With the support of Florida Governor Ron DeSantis, Attorney General Ashley Moody announced Thursday morning that she had filed a lawsuit demanding that the Centers for Disease Control lift the Conditional Sailing Order.
“Florida Is Fighting Back”
Following through on a threat he made several weeks ago, DeSantis said that his administration was moving forward with a lawsuit against the CDC. “I think legally, we’re in the right here,” he declared during a press conference. Pointing out that Florida is the largest hub for cruising in the United States, the Governor added, “We’re an 800-pound gorilla when it comes to tourism,” indicating that he believed others would join Florida’s efforts moving forward.
Both he and Moody pointed out the huge economic hit that their state had taken as a result of the shutdown, adding that several cruise lines had already announced plans to literally take their business elsewhere by sailing out of foreign ports. “[People] are still going to cruise if they want to,” he said. “They’ll just cruise off other coasts.”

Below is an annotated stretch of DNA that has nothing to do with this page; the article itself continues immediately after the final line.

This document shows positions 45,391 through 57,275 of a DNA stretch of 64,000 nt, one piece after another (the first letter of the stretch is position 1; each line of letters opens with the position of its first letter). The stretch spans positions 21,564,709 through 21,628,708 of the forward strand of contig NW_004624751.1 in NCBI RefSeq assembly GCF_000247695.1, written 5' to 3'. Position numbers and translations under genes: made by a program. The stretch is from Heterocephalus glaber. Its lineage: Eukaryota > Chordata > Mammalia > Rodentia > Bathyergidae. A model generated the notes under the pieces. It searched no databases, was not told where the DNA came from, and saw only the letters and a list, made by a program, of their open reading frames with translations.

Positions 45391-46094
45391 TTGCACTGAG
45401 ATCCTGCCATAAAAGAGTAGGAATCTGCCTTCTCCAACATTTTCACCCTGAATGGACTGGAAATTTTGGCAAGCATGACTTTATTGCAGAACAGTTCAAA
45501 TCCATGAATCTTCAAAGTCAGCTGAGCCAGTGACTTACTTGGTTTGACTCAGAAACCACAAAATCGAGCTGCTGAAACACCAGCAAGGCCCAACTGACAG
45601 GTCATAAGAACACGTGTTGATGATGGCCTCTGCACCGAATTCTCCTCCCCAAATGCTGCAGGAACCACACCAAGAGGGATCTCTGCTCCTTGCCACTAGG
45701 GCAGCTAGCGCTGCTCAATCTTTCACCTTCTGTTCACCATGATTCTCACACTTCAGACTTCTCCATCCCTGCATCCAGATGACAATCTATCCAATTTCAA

Moody stressed the economic hardships being felt by Florida residents thanks to the shutdown. “We have people floundering,” she said. “We are losing tax revenue. People’s lives are on the line. They are desperate to return to work, and we will not sit back… while the freedom of people’s lives and their businesses are at stake.”
DeSantis compared the cruise situation to that faced by one of Florida’s other big businesses, theme parks. In both cases, he said, they “have every incentive to want to make sure people have a safe and enjoyable trip… they don’t need a bureaucrat and the CDC to demand that they do certain things.”
The Governor also continued to insist that Florida would not allow the so-called “vaccine passports,” saying that they would in essence create “two different classes of citizens.”
For now, if U.S. residents want to take a cruise vacation this summer, they can fly to Nassau, Bermuda, St. Maarten, or Cyprus.